Gaudy Night

Cover of Gaudy Night by Dorothy Sayers.
Cover by Robin Bilardello. Click to read an excerpt!

Title: Gaudy Night

Author: Dorothy Sayers

Nutshell: Harriet Vane returns! Still plagued by the ever charming and mischievous Peter Wimsey, the as-yet-un-fully-moved Harriet returns to her alma mater, Oxford University, for what amounts to a class reunion. She expects nothing more than to see the hallowed past tarnished by the unfortunate present, but someone decides to pen vile messages and leave them around the grounds for incomprehensible reasons. Harriet manages to be the only member of the college above suspicion, and as her day job has exalted her logical faculties in the eyes of her college’s faculty, they appoint her to investigate. What joy. Happy day. Harriet accepts, if only to keep the messages from getting into the gossip channels and damaging the college’s reputation, but this case will run close to her heart — like a knife.

Readalikes: This is so much more like a novel of manners (and social commentary) than a detective novel that I’m claiming Jane Austen as a readalike.


This book. You guys. This book. There is not a book on this blog that has challenged me so much in so many ways. The deep examination of the central questions Harriet is confronting. The quotes in French and Latin, used in cold blood as though the average reader will breeze through them. The social commentary on the gender divide in the 1930s. It was intensely thought-provoking.

Okay. Small thoughts first. I felt a bit under-educated while reading this book (in an inspiring way, not in a frustrating way.) Miss Sayers was fantastically well steeped in the classics, and this book is set in Oxford, so there are a great many references to classics, to Greek and Latin, and to the sorts of things that would be common knowledge to scholars. Fortunately important things that were said in Latin were reiterated in other ways, and unimportant things that were said in non-English languages or references to poems were usually able to be made out from context. So don’t let the English-ness or the old-ness or the occasional obscure-ness of the language deter you.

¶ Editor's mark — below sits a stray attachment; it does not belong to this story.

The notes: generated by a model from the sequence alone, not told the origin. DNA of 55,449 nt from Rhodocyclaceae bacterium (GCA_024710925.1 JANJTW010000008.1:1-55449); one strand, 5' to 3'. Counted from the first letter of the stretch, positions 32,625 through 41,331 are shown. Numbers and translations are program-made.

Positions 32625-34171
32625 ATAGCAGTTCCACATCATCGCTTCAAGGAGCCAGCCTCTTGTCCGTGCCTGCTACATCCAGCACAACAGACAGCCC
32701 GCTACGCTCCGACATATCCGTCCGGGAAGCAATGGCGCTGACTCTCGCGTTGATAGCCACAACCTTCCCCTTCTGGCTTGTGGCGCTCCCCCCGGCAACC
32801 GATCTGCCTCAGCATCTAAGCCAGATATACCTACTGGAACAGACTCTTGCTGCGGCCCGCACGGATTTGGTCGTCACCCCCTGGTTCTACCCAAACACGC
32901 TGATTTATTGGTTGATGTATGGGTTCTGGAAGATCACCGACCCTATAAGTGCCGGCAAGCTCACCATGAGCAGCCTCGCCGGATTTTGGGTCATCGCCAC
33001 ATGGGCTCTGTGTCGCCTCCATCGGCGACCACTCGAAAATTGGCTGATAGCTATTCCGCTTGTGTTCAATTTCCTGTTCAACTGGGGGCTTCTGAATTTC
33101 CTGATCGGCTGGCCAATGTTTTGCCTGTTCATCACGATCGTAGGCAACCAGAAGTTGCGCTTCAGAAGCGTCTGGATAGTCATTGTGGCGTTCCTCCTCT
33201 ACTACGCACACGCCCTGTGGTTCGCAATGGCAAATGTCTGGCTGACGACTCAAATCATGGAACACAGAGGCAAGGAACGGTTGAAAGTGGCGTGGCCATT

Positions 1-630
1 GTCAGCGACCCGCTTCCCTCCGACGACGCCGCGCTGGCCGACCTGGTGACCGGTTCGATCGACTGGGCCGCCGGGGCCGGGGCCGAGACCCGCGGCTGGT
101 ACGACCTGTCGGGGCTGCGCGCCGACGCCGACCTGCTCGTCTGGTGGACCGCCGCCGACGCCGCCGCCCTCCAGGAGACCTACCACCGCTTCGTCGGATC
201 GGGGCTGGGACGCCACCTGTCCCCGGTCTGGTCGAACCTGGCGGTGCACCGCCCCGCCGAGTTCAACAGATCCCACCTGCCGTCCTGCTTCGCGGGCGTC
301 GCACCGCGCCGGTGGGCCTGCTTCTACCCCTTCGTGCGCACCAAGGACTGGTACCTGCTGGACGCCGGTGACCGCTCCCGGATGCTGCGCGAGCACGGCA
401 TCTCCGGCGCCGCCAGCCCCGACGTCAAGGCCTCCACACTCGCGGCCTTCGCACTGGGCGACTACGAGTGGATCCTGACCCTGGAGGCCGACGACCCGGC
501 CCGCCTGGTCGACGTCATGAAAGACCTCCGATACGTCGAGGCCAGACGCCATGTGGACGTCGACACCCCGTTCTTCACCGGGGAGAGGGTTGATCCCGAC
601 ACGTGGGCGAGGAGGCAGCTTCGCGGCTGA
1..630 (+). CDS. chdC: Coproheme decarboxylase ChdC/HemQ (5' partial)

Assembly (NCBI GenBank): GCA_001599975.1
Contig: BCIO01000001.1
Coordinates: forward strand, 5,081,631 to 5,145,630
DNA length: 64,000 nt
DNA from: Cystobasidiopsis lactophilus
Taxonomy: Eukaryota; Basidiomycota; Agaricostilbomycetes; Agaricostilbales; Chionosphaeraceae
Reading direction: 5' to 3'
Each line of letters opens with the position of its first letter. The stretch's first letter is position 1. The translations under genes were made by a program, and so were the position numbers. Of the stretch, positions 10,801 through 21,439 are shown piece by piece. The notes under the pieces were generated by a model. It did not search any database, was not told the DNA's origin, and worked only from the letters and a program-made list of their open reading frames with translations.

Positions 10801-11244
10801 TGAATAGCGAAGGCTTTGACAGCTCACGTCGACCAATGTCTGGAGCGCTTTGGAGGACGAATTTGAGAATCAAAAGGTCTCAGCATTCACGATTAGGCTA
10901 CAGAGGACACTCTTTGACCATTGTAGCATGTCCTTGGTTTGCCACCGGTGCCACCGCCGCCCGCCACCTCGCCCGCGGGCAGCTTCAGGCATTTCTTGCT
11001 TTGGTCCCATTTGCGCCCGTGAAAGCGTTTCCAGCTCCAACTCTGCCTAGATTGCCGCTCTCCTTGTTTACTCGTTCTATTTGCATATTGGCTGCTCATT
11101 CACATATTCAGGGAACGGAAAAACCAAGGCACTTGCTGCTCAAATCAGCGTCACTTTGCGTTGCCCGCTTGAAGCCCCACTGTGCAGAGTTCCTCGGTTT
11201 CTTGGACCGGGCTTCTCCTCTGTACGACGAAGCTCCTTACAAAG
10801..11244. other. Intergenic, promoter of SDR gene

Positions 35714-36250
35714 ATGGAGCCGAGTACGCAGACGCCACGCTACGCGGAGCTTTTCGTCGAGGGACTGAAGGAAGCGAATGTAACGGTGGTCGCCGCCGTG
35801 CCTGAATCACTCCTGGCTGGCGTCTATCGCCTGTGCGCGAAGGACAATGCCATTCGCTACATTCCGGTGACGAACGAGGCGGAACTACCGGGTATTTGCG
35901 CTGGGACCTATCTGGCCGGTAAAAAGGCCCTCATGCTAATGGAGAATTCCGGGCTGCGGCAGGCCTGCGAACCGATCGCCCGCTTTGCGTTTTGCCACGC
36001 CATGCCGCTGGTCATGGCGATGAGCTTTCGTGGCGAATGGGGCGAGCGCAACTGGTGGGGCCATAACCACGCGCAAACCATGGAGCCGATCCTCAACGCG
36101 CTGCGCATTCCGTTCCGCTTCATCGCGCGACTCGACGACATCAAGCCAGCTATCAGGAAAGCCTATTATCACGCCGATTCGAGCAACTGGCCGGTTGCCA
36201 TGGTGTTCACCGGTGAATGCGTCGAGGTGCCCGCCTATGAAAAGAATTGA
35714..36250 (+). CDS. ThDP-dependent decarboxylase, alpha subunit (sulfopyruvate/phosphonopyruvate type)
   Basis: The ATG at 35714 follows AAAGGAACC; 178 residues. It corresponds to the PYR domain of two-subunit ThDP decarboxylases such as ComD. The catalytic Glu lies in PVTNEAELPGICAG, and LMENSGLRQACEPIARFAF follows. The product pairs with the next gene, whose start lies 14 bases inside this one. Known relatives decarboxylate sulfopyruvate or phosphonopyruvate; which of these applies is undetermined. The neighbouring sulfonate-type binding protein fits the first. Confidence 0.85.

There is a decided tone-change between Strong Poison and Gaudy Night.* I mentioned in that review that the characters ran close to the edge of caricature. There is none of that here. These characters are people. People with friendships, and opinions, and conflicts, and conflicts within friendships that are caused by opinions. And at the center of the maelstrom of humanity is Harriet Vane, Senior Member, mystery writer, trying to pry deeply enough into the minds involved to find which one holds her opinions strongly and maliciously enough to write poisonous letters meant to destroy the College.**